La Tigra by Daniela Caram
There is a space south of my heart that belongs to this place. “La Tigra” is the door to paradise. Back in the days it was savagely beautiful, but friendly enough for the foreigners to feel it like home. I will call it “La Tigra” to keep it secret and because there is a myth regarding its real name. A local told me once that the name of this place have its origins in the spanish female word for tiger “Tigra” because there was a time were you could listen to a big “Tigra” roar and watch her kittens “tigrillos” (ocelots) easily jumping from one side to another on the riverside. In the last 20 years I’ve been driving to it, it showed them to me only once.
La Tigra is my oasis in the middle of the desert. We have been together in the good and the bad:
The good times when we used to camp by the river, a place we used to call The Bronx where we hang our hammocks and place our tents. With a not so nice toilet for everyone, but with the privilege of waking up just in front of the main surf spot. We struggled with humidity and mosquitos but nothing seemed to worry us about that. We spent time with the locals, who open their houses for us and as the years passed by, many of us were invited to become godfather/mother to the local children. We made a lot of friends from all over the world along the way, some of them coming back every year. We partied under the stars feeling the heat of the bonfire on our feet. La Tigra used to have a big palm grove where you could listen to Tello’s concerts playing in the jukebox every night. I used to eat the most delicious fried shrimp quesadillas for breakfast with a privileged view of the waves.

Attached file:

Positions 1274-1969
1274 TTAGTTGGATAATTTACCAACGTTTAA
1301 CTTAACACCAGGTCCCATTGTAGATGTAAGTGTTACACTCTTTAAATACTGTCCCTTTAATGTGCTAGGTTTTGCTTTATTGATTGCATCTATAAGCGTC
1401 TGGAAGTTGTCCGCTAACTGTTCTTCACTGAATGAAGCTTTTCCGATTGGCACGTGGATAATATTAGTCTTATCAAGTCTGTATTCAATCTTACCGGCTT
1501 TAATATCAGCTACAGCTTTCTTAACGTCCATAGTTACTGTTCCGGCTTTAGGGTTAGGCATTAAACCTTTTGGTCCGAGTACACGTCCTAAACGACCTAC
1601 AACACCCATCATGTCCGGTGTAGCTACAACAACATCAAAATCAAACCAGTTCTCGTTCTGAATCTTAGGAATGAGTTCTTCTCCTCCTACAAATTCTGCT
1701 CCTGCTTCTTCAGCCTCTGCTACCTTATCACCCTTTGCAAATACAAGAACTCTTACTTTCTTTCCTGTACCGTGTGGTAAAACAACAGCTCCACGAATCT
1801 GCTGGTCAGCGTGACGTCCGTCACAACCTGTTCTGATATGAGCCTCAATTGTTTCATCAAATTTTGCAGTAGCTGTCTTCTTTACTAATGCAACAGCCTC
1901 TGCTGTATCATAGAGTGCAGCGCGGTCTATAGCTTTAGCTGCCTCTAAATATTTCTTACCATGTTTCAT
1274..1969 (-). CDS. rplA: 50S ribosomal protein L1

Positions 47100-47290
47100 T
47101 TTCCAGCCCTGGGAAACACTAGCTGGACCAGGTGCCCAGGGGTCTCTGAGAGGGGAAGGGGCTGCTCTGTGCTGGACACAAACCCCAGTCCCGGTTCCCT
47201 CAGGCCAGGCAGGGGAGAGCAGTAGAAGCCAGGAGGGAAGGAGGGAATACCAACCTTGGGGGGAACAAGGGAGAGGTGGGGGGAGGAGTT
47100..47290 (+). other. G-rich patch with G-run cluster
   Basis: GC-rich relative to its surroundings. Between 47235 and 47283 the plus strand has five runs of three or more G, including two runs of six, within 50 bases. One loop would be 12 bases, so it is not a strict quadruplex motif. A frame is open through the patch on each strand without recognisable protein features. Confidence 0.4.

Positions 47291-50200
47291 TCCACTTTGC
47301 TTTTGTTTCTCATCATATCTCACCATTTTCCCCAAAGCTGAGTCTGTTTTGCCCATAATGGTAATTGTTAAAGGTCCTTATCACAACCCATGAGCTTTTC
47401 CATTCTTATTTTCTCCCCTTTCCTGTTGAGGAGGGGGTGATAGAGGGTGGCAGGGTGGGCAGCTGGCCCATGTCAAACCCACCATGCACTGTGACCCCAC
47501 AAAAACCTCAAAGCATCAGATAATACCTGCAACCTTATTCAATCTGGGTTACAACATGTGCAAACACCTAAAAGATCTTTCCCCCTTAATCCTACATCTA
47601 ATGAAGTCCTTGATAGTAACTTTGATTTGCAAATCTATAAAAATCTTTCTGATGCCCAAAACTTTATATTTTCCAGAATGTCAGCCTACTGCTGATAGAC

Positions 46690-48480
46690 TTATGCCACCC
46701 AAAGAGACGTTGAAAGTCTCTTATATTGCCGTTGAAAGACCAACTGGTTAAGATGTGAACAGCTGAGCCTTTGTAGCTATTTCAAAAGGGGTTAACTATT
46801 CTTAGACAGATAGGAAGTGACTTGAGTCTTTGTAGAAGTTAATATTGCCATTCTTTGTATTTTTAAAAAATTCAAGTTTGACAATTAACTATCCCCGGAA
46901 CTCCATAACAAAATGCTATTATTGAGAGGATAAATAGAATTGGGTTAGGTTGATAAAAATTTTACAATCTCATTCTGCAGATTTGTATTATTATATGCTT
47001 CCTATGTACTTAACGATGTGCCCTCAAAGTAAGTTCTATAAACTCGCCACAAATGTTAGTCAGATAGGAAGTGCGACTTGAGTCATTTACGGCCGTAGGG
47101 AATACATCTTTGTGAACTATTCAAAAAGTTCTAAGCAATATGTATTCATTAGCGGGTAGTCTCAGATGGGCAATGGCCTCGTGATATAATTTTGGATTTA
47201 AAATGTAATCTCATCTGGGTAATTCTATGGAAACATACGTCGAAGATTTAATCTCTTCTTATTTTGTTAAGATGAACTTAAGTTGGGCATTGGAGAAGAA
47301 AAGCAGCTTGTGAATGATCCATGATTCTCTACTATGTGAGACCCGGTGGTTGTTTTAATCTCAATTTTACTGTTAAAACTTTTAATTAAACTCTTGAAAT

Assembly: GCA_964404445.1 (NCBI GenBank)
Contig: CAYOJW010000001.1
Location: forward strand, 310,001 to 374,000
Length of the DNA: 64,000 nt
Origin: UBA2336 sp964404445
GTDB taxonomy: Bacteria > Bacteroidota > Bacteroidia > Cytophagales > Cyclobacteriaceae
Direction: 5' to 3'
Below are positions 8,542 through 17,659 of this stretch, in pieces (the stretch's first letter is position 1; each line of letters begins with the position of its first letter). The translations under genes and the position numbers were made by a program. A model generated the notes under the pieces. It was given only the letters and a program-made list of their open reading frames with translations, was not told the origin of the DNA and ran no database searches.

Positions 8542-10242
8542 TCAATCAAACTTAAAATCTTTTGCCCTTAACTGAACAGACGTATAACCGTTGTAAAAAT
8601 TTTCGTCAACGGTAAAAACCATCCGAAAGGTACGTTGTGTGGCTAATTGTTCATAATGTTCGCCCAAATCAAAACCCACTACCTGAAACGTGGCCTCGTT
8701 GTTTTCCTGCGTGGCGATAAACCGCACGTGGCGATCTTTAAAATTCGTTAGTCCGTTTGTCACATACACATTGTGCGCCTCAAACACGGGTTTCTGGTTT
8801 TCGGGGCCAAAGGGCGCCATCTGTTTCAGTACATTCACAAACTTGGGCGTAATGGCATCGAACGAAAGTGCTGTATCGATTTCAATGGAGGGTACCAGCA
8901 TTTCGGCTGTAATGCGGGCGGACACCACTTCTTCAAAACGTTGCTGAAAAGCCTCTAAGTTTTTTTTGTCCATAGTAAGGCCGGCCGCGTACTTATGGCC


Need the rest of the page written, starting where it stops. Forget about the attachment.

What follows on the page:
The bad times when, for example in 2011 the indigenous fought against the “mestizos” (racially mixed) a term they used to everyone outside their community. Private interests and governments where trying to own a slice of this paradise and it turned into an armed conflict. It was dangerous, but we never stopped driving. We were there every weekend. The bad times ended up evolving from an indigenous reserve to a safe organized community with its own rules.
Those years made me grow. Made me realize the value of land itself. They introduced me to new cultures and showed me life in the countryside. They taught me that working as a team made them stronger than being separated. The river taught me about cycles because it had always a different shape. And its people, they taught me loyalty and bravery. It is because of them that La Tigra came back to normal and plenty of families can still enjoy the sunset behind the cactus.
This place is guilty for my love for Photography. For me it has been amazing to always find a different angle to capture its beauty. It inspired me and got me into surf photography starting by shooting friends, then clients and finally woke up my passion for empty lineups. Every morning I woke up with the roosters at dawn, and walked along the seaside watching the pink sunrise merge between the glassy blue of the ocean. It was me and my camera in the middle of nowhere.
This is the place that grew up with me, the only difference is that I grew up and luckily it still remains the same.